where stone-workers were laying in new bricks of granite. This building was the 
new city hall, as a banner pinned high on the arch above the door claimed was 
about to be finished. Somewhere, if it hadn?t been demolished, there lay the 
old city hall, and Narin wished for it to become some sort of dance hall or 
recreational place. Maybe a pool. Get these people some well-earned rest.
  Colony President Tevik Underwood greeted them with modesty and an air of 
business and hurry. His gray uniform hung loose over his body like a sweatshirt 
and sweatpants, and his likewise gray moustache and goatee did the same. Atop 
his head there was no hair left. Narin wondered why the man with the air of 
business and hurry didn?t look like a man with an air of business and hurry, 
why he looked like just another construction worker. Then she saw the belt 
around his waist that held a hammer and a contractor?s tricorder. 
  Good for him, she thought.
  ?Hello, Admiral Ramirez,? and Underwood introduced himself. 
  Ramirez gestured to the rest of the present crew and said, ?This is Captain 
Hayes McQuarrie, and our crew of department heads, minus our security and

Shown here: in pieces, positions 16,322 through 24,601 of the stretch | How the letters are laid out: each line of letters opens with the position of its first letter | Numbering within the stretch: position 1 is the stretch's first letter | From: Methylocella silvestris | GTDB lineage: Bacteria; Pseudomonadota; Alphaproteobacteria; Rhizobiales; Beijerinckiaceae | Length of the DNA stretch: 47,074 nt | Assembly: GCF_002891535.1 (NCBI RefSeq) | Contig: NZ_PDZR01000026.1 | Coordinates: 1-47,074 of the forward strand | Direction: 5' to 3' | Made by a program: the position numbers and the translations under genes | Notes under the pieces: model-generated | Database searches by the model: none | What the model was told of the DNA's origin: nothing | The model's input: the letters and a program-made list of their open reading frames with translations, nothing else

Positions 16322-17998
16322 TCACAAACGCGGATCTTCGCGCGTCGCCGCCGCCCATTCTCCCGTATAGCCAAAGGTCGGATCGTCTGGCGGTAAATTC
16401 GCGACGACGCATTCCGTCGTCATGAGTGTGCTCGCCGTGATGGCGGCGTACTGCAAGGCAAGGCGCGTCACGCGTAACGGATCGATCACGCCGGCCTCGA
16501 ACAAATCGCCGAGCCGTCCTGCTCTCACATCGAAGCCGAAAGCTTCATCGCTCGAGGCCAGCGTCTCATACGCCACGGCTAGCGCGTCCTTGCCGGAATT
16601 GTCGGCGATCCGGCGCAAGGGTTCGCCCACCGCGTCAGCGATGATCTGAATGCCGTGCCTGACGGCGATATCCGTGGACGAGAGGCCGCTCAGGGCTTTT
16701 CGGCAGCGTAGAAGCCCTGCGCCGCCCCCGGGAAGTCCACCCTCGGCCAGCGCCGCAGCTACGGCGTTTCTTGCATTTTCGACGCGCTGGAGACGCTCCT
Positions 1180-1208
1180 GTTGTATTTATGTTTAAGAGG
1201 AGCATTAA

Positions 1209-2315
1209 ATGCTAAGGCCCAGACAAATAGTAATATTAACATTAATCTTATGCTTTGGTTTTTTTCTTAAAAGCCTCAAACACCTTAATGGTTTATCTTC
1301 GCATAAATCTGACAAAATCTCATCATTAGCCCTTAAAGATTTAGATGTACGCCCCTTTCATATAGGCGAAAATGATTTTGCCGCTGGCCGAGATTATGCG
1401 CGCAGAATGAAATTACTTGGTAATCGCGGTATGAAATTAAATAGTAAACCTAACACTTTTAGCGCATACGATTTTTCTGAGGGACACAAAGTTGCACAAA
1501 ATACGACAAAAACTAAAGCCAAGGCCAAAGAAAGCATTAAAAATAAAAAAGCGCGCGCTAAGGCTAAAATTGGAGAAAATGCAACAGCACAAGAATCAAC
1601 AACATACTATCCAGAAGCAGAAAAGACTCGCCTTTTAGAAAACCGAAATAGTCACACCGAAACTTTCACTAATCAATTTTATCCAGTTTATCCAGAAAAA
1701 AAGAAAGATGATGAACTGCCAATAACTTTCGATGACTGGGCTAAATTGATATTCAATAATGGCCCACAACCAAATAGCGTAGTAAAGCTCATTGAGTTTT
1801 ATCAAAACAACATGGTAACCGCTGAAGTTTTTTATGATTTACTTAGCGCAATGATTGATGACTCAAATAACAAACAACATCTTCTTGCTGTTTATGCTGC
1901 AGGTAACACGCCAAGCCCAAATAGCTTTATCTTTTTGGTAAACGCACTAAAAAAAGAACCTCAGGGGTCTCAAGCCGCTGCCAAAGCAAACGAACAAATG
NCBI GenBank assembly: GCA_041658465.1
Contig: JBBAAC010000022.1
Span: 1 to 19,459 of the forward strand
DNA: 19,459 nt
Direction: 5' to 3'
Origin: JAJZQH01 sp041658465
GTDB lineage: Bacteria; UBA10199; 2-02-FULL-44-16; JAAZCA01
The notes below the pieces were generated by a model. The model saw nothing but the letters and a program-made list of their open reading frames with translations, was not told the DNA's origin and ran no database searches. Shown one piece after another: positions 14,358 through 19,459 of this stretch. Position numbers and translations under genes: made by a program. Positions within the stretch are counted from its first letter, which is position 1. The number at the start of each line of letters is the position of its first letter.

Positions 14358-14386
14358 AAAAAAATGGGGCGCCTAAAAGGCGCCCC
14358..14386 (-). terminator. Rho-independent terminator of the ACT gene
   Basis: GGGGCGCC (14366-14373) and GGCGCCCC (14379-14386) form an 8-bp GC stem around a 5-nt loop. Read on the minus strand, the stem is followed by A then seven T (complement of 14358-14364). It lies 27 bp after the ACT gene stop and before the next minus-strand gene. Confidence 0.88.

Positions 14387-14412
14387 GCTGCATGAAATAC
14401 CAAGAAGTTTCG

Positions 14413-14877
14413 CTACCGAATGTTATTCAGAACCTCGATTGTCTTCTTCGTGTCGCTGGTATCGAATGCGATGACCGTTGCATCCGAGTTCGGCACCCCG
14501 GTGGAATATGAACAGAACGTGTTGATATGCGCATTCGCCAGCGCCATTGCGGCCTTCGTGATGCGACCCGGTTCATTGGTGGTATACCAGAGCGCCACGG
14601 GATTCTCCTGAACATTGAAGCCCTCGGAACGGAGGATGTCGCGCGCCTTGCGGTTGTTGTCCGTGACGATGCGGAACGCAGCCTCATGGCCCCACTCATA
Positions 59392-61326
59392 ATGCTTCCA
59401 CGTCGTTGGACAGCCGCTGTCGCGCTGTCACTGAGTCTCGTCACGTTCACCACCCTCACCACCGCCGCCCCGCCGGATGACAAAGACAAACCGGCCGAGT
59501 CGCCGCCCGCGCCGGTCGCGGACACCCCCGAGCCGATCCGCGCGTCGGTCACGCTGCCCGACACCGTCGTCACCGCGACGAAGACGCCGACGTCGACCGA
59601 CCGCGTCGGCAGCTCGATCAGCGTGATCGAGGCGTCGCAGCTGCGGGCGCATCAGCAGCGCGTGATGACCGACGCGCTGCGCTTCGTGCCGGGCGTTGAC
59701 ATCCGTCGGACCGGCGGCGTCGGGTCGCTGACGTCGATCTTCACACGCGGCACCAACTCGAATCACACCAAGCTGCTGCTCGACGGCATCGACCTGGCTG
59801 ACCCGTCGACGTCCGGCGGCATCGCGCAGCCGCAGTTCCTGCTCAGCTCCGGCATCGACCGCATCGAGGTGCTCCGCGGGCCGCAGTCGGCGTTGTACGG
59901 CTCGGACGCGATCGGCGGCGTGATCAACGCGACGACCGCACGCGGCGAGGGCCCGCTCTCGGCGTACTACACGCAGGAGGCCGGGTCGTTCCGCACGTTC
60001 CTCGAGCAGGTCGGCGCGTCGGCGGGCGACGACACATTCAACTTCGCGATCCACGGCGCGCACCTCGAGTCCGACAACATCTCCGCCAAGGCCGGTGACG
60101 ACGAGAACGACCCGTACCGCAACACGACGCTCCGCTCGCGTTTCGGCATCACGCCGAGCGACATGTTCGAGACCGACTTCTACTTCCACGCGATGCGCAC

science, who are attending to a snag in our transportation, and our lieutenant 
commander who has come down with an illness.?
  ?A snag in your transportation? Hopefully nothing serious??
  ?No, Mr. President,? Ramirez assured. ?Just another half of our away team, a 
group of security officers, were transported to slightly jarred coordinates. 
They should be joining us shortly.?
  ?If they were anyone else but security officers, whom I trust know how to 
defend themselves, I would send out search squads of our own. There are animals 
out there who would tear the arms and legs off anyone unsuspecting. Literally.?
  Hayes worriedly looked around to Aylyn and Narin at the mention of